Barnyardgrass is a summer annual that grows in dense, tall or spreading clumps. Several varieties that differ in growth habit and floral appearance occur in California. Each stout plant ranges from 6 inches to 6 feet tall. Plants often root at the lower nodes. Lower spikes of the flower head are spaced apart; top ones are crowded together. Management methods include cover cropping, cultivating, flaming, hand-weeding, mowing, mulching, and employing cultural practices that maintain and promote a dense tree canopy. Because barnyardgrass produces huge quantities of seed, it can be laborious to control without using herbicides.
Bermudagrass is a drought-tolerant perennial grass and thrives in hot, sunny locations. It is less aggressive in dense shade. In cold locations it becomes dormant and turns brown during the winter. Bermudagrass reproduces from rhizomes, stolons, and seed. Depending on the situation, management of established infestations usually requires some combination of methods, including repeated dry cultivations and applications of a translocated herbicide. Complete control is difficult.
Large crabgrass, also called hairy crabgrass, is a low-growing annual. It has a papery ligule, but no auricles, and there are small tufts of hairs where the leaf blade meets the sheath. Smooth crabgrass is a smaller species without hairs and it is less commonly a problem. Correctly distinguishing crabgrass from other species will help to identify effective management strategies. For example, large crabgrass roots deeply at the nodes, giving the appearance of stolons, which may cause crabgrass to be confused with perennials such as bermudagrass. Management methods include cover cropping, cultivating, flaming, hand-weeding, mowing, mulching, and employing cultural practices that maintain and promote a dense tree canopy. Crabgrasses tend to grow in moist areas due to its shallow root system. Managing irrigation, system leaks, and drainage will help reduce establishment and vigor. Most preemergence herbicides for grass management are highly effective at preventing crabgrass seedling establishment.
Dallisgrass is a bunchgrass that is highly competitive with young trees for water. Mature plants typically form loose clumps about 1 to 4 feet tall. Dallisgrass reproduces from seed and very short rhizomes. Seed are easily transported in water or by machinery. Dallisgrass can become dominant in mowed groundcovers because mowing stimulates seed production. If dallisgrass becomes established in a young grove, repeated applications of a translocated herbicide may be needed to provide control.
Field bindweed, also called perennial morningglory, competes with trees for moisture and nutrients during summer months. Established infestations are nearly impossible to eradicate because plants produce perennial roots and seed can remain dormant for up to 60 years. Take care not to transport viable rootstock fragments on field equipment. Kill seedlings before they have 5 leaves. Treating plants with a translocated herbicide, then cultivating, and treating regrowth when flowers begin to form reduces infestations substantially if repeated over a period of years.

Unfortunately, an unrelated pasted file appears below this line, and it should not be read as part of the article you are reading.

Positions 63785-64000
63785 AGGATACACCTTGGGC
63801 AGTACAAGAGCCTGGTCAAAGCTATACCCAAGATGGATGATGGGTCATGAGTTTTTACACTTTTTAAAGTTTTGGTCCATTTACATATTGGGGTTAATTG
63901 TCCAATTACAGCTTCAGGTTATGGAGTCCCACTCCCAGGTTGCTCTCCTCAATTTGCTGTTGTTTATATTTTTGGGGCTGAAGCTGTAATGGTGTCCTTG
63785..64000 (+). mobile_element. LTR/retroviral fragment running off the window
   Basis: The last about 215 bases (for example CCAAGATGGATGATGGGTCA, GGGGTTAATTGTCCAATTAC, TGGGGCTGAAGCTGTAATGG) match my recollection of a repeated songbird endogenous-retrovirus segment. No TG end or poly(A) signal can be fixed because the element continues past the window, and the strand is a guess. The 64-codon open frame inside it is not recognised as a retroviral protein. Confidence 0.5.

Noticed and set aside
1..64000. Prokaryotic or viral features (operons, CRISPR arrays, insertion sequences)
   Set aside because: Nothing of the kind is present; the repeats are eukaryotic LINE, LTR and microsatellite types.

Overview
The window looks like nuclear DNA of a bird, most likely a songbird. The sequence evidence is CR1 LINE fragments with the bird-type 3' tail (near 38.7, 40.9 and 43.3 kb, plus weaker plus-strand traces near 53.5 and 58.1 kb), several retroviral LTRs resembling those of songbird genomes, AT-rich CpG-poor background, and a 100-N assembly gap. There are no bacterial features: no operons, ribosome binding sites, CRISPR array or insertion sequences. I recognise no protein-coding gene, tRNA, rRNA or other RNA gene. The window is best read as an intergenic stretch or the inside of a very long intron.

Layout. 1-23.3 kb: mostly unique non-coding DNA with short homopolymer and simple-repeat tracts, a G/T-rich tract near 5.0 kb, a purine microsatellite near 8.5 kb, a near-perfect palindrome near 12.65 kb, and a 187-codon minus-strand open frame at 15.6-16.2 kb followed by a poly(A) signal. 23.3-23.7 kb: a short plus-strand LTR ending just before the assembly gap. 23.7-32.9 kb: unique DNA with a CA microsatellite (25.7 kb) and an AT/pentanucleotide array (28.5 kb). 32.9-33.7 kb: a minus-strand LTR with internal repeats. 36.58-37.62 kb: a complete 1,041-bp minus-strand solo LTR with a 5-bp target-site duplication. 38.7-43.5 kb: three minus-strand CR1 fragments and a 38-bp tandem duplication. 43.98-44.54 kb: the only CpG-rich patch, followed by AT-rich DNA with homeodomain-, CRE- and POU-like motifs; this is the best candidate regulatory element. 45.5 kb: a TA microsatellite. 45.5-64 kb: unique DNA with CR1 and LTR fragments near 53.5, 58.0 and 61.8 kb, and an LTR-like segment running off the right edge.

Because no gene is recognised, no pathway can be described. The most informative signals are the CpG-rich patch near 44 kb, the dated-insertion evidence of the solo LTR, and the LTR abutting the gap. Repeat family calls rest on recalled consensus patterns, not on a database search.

Longspine sandbur seedlings closely resemble those of barnyardgrass. Seedling leaves are flattened and have a purplish tinge at the bottom. The most distinctive seedling characteristic is the bur from which the young plant emerges. This bur may be found by digging carefully around the roots. Management methods include cover cropping, cultivating, flaming, hand-weeding, mowing, mulching, spraying herbicides, and employing cultural practices that maintain and promote a dense tree canopy.
Sedges resemble grasses, but grass stems are hollow, rounded, and have nodes (joints) that are hard and closed. Sedges have three-sided, solid stems that are triangular in cross-section. Grass specific herbicides such as fluazifop are not effective in controlling nutsedges. Yellow nutsedge is the most common nutsedge in California, but purple nutsedge can be prevalent at warmer sites.
Nutsedges, sometimes called nutgrasses, reproduce from tubers (incorrectly called "nutlets") that form on their rhizomes. The tubers are spread easily by cultivation and when moving infested soil. Nutsedges may become troublesome in groves where herbicides are used for total weed control. Most herbicides do not control nutsedges well and nutsedges spread quickly in the absence of competition. To prevent the formation of tubers, kill the young plants before they reach the 5-leaf stage. Where herbicides are used, repeated applications are often needed.
Puncturevine produces hard spiny fruit that can penetrate tires and are easily spread on shoes or tires. Plants are prostrate in open areas but somewhat erect in dense vegetation. Puncturevine is best managed at the seedling stage. Mature plants are much harder to control than the seedlings. There are species of seed and stem weevils that can generally suppress puncturevine in undisturbed and unirrigated areas, except if several years of freezing winter weather suppress weevil numbers. Avoiding cultivation and increasing drought stress through irrigation management can increase the weevils' effectiveness in biologically controlling puncturevine.
Several species of wild cucumber may occur in California avocado. Cucamonga manroot (Marah macrocarpus) is the most common. These perennial vines develop a large tuber, which makes established plants difficult to eliminate. Wild cucumber vines have clinging tendrils. Stems climb up and entwine young trees and the sides of mature trees exposed along grove edges and roadsides. Cultivation, flaming, hand-weeding, or translocated herbicides must be applied repeatedly to kill regrowth until plants exhaust the energy stored in tubers.